Interview: Carlos Serrano
What regulatory measures need to be taken to boost competitiveness, ease access to credit and spur socio-economic growth?
CARLOS SERRANO: Mexico has a strong regulatory framework, especially with regard to prudential regulation, which has enabled the continued expansion of credit, robust capital and liquidity positions, as well as the entry of new agents. Nevertheless, there is always room for improvement, particularly with easing access to credit and spurring socio-economic growth. To achieve this, simplification is key, whether it is to avoid unnecessary requirements, streamline processes, or make compliance and supervision more efficient. We also need to protect small investors against stock market abuse. The perception of corruption in the market contributes to the middle class’s aversion to investing in securities. A stronger framework on rules of conduct for the sale of securities is needed, as well as better supervision by financial regulators. Due to a lack of funds and insufficient human resources, the focus of supervisors has revolved around ensuring literal compliance with rules and regulations, instead of adding value to risk management, analysis, market stability, discipline and enforceability. This presents a considerable risk for rapid deterioration in both oversight and regulation. However, the country still has time to modernise financial supervision, improve human resources and take a more flexible approach, as well as employ IT to lessen the compliance burden and free resources for core business activities for both banks and regulators.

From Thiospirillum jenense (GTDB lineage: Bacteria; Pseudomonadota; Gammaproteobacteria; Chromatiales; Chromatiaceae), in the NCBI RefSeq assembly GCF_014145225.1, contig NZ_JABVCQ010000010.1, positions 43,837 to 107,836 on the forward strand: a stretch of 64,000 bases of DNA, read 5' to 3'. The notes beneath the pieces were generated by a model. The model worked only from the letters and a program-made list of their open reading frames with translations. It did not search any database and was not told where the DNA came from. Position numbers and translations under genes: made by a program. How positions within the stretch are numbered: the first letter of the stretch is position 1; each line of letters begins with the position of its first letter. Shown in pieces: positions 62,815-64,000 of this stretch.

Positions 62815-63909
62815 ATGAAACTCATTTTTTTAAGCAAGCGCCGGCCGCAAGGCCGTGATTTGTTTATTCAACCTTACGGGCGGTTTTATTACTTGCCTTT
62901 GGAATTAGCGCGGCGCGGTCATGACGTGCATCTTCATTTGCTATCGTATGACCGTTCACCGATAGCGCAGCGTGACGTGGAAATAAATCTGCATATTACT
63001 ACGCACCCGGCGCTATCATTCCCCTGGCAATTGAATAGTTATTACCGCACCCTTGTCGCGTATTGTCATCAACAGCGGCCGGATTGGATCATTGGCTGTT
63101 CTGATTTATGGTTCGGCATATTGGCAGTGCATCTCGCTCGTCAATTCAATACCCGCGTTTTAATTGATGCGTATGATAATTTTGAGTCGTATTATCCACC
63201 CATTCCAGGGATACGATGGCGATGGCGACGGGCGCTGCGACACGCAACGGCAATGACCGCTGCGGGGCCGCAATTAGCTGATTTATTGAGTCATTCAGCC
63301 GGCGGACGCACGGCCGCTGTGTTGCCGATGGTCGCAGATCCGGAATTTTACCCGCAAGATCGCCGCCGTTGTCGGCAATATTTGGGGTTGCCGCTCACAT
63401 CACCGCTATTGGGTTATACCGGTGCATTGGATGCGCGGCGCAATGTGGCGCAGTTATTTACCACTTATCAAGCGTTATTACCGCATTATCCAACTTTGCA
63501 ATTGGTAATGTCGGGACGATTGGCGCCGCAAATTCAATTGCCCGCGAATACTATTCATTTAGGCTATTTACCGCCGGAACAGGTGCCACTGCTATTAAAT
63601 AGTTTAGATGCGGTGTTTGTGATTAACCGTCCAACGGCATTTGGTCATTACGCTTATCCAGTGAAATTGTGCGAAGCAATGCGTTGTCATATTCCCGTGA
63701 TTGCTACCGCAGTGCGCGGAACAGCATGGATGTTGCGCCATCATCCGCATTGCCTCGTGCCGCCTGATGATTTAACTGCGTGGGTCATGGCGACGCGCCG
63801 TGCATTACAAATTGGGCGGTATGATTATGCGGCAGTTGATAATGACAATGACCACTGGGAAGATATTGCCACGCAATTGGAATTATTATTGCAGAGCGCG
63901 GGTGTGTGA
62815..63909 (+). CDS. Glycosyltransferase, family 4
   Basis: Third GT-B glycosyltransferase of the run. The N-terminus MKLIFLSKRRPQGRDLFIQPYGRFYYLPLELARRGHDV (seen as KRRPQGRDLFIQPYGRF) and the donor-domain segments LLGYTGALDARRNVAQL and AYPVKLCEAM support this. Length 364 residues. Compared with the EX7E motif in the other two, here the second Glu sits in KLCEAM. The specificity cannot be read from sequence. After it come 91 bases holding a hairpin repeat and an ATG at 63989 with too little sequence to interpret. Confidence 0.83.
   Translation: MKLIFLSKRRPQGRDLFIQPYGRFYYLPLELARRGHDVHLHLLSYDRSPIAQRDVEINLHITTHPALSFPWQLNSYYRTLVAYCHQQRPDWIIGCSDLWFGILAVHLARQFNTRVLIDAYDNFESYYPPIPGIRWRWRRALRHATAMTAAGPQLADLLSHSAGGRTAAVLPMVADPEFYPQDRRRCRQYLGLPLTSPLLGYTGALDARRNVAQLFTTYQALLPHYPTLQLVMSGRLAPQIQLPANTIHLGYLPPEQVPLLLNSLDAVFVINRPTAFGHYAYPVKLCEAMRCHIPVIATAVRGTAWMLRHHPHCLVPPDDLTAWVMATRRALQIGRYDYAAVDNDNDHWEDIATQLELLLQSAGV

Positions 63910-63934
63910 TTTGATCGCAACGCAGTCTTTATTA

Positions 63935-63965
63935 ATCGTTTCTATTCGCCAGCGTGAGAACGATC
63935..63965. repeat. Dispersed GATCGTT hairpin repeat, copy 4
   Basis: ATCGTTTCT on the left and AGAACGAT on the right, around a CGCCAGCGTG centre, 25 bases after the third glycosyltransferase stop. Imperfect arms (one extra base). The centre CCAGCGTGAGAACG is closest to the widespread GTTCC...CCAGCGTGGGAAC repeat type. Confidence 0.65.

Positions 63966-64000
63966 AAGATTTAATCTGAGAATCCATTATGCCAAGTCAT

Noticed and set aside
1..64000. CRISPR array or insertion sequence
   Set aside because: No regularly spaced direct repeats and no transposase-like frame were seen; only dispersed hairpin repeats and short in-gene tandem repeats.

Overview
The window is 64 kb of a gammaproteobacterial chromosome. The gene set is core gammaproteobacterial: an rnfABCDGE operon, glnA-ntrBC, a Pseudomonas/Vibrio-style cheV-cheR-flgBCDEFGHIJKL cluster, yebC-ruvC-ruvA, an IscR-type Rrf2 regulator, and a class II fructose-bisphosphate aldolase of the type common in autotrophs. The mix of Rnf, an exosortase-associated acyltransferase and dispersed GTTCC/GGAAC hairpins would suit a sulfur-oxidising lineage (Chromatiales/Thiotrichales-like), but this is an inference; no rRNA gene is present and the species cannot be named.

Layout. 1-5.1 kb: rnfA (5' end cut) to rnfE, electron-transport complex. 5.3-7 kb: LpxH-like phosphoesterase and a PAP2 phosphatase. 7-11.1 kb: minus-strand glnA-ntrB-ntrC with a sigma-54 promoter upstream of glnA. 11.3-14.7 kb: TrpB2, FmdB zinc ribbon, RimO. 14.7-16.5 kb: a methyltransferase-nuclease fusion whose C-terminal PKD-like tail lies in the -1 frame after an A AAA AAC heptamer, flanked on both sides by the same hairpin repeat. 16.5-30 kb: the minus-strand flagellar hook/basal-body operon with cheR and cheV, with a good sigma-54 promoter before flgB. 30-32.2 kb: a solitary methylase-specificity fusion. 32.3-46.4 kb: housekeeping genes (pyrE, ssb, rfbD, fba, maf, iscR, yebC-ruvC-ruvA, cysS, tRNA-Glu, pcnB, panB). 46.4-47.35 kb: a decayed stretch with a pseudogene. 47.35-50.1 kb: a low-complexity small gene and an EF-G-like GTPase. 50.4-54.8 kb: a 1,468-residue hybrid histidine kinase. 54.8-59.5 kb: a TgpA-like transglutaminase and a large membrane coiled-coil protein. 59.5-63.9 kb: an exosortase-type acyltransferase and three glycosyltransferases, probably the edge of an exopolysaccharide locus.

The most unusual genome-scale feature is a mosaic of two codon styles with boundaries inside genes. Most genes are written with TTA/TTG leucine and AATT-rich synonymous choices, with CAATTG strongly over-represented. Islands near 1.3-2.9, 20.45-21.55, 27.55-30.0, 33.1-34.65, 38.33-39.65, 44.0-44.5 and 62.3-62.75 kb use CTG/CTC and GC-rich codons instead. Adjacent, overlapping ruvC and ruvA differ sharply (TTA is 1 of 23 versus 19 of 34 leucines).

How can the financial industry increase the bank penetration rate throughout the country?
SERRANO: Providing digital financial services should be a core theme in the coming years. Certain banks have already taken great strides in this direction, while others are just beginning. Financial technology (fintech) promotes cost cutting and efficiency, while providing greater value for customers. Offering traditional bank services to rural populations living in isolated and remote areas is not economically feasible, making fintech the right mechanism to foster financial inclusion.
The present administration has a unique opportunity to promote financial inclusion at a time when advances in technology and communications, coupled with a healthy financial system, make it possible to widen participation. A new model, based on bringing services to the consumer without brick-and-mortar branches or offices holds great promise for inclusion, and opens the door to untapped sources of profit for financial intermediaries. This is particularly relevant in an environment of falling interest rates and economic slowdown. Nevertheless, the government must tackle informality and improve the how the judicial system functions, given that the recovery of collateral is still a very complicated process in many states.
In what ways are banks protecting customer information and financial systems from cyberattacks?
SERRANO: According to the Organisation of American States, all banking institutions in Mexico have identified cyberattacks as a threat to their digital security. Both banks and financial institutions have acknowledged the risks associated with these practices and are trying – with varying degree of success – to improve their defences. The diversity in Mexico’s financial system means that some institutions are better than others in securing their data and systems. Therefore, there is a great need for regulatory authorities to steer the industry’s efforts in this regard, as they can better ensure the observance of minimum standards and best practices by banks. Likewise, given the nature of financial institutions’ relationships, industry associations should also play a greater role. Mexico has a solid regulatory framework with regard to cybersecurity; however, better supervision is needed to strengthen the broader financial system and guarantee the security of customers and clients’ information and deposits.
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